The True Cost of Travel

When you break it down to the most basic level, you realize in order to travel you need money. There is simply no way around it. But the money you spend vs. what you get in return?

Now that’s something worth exploring…

Day 18: Budget

Every traveler has a budget; for some it just might be higher of lower than for others What’s your style? What do you spend very little on and what are you always willing to pay more for?

My parents, Dan and Sally, are probably the most frugal people you’ll meet. They know the value of a good deal and the feeling of satisfaction you have, being able to afford something after putting in a hard day’s work (that’s the only way I can explain the incredibly intense child labor my brother and I endured to procure a Cabbage Patch Kid).

So whether it was camping across the U.S. or taking my brother and I to Europe, my folks saved their money in order to give us the gift of travel. Their goal was to “go, see and do things” that would help enrich our lives. This is a trait my brother and I inherited. Sure I’ll weigh the pros and cons of buying a pair of designer jeans, but I’ll gladly hop a flight to Costa Rica for a surf vacation or go rock climbing, all in the name of the experience.

This approach permeated through to many a Graves family trip itself, when my parents would select a B&B, pensione or gasthaus for us to stay in, as opposed to the more costly, mainstream and very Western hotel chains. Of course the first B&B had me horrified — the informality of it, the lack of crisp white towels that have a distinctly faded bleach aroma — where was a Marriott when you wanted one? But then I quickly realized the charm of each place. Whether it was Gasthaus Urma in Bavaria with the parrot in the kitchen or the tiny B&B near Windsor where we stayed in a family room (two twins and one double bed) and a shower stall in the middle of the room, it is those quirky venues that are firmly lodged in my memory after all these years. Not terribly expensive, but with more color and character, and therefore priceless.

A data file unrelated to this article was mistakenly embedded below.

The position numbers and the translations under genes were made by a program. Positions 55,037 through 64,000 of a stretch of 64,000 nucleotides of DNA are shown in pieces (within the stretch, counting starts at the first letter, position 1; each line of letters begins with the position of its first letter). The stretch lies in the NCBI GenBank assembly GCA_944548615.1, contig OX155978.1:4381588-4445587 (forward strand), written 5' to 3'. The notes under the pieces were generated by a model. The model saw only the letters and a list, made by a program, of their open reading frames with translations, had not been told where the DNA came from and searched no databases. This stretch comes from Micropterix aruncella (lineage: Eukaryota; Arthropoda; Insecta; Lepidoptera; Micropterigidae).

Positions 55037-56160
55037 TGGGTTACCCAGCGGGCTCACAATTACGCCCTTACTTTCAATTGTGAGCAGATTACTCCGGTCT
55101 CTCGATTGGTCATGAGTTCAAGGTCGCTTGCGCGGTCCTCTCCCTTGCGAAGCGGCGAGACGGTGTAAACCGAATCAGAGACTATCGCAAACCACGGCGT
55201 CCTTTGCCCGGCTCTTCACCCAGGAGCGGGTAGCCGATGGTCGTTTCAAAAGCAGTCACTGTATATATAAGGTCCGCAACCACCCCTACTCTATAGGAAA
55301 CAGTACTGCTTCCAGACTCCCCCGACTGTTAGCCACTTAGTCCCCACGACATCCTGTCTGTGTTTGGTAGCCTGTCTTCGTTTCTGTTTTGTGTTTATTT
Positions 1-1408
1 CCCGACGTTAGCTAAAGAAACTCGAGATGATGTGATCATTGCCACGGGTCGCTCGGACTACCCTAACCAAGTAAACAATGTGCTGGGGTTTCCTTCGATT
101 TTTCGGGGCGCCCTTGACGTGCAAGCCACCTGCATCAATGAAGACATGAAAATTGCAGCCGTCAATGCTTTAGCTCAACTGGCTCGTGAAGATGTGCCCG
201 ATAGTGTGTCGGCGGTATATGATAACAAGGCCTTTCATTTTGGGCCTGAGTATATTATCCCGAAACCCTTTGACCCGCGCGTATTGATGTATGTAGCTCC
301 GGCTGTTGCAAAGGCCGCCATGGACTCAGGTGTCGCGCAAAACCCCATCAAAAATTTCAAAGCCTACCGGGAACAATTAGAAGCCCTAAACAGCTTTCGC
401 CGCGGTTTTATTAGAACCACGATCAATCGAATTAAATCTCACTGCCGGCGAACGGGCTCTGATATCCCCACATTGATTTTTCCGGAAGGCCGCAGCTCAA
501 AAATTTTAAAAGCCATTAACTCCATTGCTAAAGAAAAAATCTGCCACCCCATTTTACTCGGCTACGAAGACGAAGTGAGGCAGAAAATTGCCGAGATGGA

So whether it’s a good meal, a cocktail or two or tickets to a major sporting event (e.g., Wimbledon), I’m less concerned about the specifics when I get there. Sure there is a set budget I need to keep in mind — I don’t want to break the bank in the first day I’m in a new city — but when I’m sitting with my guidebook and thinking about what’s next, I’ll fall back to the Graves criteria of “where should I go, what should I see, what should I do” — those purchases then serve a dual purpose. You get the experience and the memory of it, which, let’s face it, is the best souvenir of all. And just think about how much space you’ll save in your luggage…

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